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Carnival Squash Stuffed with Quinoa and Sugar-Baked Apples

Ok. I know I have some explaining to do.

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I’m making a somewhat sheepish¬†return to this blog with my tail between my legs; this newest post clouded by the undeniable fact that it has been LITERALLY MONTHS¬†since my last post, which is not only unfair to those who actually read and like my blog (thank you!) but is also really sad because I’m letting the entire fall season virtually pass by without posting any of the great fall vegetable recipes that make this time of year a true delight.

I’m sorry. I have no excuse. You should know that¬†I have still been cooking, so you will finally get to take part in that experience. I hope these next recipes will be at least marginally useful to you, even though fall is half over.

Some exciting news though! It was my birthday the other day, which means I’ve been blogging steadily (don’t say it) for about a year! I find this to be among my top accomplishments as a person, and to celebrate, I bestow upon you this quintessentially fall dish, which I owe to the wonderful people at Barker’s Farm in Stratham, NH for hooking me up with some of the coolest must-have¬†squashes of the season (You know how I feel about squashes – **swoon**)

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What You Need:

  • Two medium or large carnival squashes (or four smaller ones if you’re feeding several people or prefer smaller portions) If you don’t have or can’t find a carnival squash, acorn squash is the most similar, and delicata would also be delicious.
  • 2 medium or large apples, any type (I used Cortland) peeled and cut into apple pie-type chunks
  • 1 tbsp butter, very soft or melted
  • 1 tbsp olive oil
  • 2 tbsp brown sugar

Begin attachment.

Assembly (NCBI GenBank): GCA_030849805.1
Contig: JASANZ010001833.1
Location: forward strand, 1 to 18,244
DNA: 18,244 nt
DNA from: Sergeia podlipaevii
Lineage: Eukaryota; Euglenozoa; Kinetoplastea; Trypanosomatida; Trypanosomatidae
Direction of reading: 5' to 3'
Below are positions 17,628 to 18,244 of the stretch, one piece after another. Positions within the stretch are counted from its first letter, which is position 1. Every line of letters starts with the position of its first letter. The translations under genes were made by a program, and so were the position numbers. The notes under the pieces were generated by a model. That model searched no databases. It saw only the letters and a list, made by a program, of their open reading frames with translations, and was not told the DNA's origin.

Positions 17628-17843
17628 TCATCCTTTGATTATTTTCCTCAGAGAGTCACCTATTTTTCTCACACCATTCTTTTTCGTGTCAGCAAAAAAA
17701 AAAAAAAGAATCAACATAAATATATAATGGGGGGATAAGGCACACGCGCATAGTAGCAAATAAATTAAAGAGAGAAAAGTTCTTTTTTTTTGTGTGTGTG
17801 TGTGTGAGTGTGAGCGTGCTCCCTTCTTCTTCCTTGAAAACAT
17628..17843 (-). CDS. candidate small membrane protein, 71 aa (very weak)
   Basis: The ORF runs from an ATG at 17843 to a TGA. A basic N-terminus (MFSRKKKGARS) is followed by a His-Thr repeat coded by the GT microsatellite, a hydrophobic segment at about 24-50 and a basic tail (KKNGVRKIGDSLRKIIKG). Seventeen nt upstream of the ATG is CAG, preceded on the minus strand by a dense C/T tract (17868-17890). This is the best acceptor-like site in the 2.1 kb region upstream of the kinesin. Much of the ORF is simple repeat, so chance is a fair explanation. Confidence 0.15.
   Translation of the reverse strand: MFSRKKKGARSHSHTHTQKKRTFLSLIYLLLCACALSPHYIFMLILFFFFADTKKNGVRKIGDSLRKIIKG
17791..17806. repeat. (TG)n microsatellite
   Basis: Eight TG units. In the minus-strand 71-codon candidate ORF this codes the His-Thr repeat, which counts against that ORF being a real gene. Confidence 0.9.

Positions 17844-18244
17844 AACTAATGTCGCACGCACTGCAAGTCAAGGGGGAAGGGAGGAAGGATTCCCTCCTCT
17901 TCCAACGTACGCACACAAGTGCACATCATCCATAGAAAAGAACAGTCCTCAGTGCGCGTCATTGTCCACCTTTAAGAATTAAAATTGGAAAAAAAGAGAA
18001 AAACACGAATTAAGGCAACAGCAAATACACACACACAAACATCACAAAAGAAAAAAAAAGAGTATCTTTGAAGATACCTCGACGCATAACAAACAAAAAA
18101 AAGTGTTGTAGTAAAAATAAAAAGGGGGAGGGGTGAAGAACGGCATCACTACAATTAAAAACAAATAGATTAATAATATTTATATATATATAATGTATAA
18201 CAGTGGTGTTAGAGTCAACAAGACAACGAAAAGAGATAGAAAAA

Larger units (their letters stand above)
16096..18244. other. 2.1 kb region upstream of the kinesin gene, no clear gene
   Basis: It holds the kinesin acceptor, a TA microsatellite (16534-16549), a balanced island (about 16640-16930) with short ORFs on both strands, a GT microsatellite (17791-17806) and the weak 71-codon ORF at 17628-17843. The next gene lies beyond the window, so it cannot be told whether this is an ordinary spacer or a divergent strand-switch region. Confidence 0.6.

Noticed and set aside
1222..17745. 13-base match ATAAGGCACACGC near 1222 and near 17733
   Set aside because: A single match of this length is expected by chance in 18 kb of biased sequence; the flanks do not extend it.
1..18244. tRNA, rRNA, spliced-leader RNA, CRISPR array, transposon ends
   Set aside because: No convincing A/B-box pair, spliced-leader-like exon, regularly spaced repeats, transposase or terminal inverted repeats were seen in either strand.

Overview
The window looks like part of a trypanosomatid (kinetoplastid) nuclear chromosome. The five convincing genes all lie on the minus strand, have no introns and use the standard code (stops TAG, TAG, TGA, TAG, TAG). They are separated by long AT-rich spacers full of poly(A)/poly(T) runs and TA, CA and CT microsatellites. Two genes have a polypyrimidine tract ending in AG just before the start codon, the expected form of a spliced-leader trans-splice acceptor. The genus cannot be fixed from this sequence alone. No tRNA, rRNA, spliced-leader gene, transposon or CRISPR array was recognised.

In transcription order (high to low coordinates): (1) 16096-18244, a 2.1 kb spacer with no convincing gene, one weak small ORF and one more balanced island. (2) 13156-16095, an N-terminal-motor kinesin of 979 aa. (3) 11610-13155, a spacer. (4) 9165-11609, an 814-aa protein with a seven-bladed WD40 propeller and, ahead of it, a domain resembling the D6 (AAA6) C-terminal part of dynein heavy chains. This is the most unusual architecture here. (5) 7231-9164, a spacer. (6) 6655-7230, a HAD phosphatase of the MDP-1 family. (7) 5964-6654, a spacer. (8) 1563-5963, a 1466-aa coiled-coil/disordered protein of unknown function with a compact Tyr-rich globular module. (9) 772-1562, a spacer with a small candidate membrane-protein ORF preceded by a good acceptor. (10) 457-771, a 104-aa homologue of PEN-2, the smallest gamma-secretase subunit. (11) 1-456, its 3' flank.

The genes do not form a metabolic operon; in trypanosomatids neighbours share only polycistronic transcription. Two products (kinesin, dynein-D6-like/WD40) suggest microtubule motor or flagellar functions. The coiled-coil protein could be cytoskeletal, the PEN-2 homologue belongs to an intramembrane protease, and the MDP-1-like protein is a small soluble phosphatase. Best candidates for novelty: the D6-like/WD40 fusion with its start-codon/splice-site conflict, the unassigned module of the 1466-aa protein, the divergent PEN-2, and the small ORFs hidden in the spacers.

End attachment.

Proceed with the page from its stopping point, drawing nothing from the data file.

• 1 cup diced red onion
  • 2 cloves garlic, finely chopped
  • 1 habanero or hot pepper of choice, finely chopped (optional)
  • 1 tsp chili powder
  • 1 cup dry quinoa, cooked according to package directions
  • salt and pepper to taste
  • 1/2 cup shredded cheese of your choice (I used goat cheese¬†because that is what we had in the fridge)

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What You Do:

Preheat oven to 400F

Cut the squash lengthwise from stem to bottom and scoop out the seeded insides.

Lightly brush the squash’s insides with butter, lay skin-side-down¬†on a foil-covered baking sheet, and place in the oven to bake for about 30-40 minutes, or until it appears to be caramelizing and easily lets a fork through.

While the squash is baking, cook the quinoa.

Squash (12)While the quinoa is cooking, place the garlic, onion and hot pepper in a frying pan over low-medium heat with 1 tbsp oil.

When they become soft and translucent, add the apple pieces and stir until well-mixed.

Add the brown sugar and chili powder, salt and pepper and continue stirring until the apples become warm and juicy (but still maintain their shape and don’t get mushy) and are well-mixed with the sugar and spices.

Once the quinoa is cooked, add it to the apple mixture in spoonfuls to gauge how much you need to make a nice balanced mix of quinoa and apple mixture. I found 2 cups of quinoa was enough to create a decent amount for stuffing the squash.

When the squash has cooked, place them skin-side-down in a baking dish.

Gently scoop the apple and quinoa mixture into each squash.

Sprinkle your cheese of choice over the top of each (optional) and place back in the oven for about 5¬†minutes or until the cheese is melted. (If you choose not to use cheese you can skip this step. It’s plenty hot at this point!)

Pro Tip:¬†Add shredded chicken instead of or in addition to the quinoa to make it a non-vegetarian dish. If you’re a fan of raisins (I’m not), sprinkle some into the apple mixture while it’s cooking to add a new texture and flavor.

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Thai Peanut Tofu Stirfry with Kale

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For the FIFTH (but let’s face it, certainly not final) day of Five Days of Farmer’s Market Meals, I give you a ridiculously easy but totally delish vegetable explosion in a pan.

For the fact that I have this crazy amount of kale in my backyard, I realize I haven’t made nearly enough kale-involved recipes this week. So I’m making up for it right now.

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I have a not-so-secret addiction to Thai food – particularly Tofu Pad Thai. But a long time ago I decided it was silly to keep buying it when the ingredients are really so super simple. However, I’ve never been able to give my tofu that golden crispiness, probably because I cook them in oil and not in a fry-o-lator ūüôā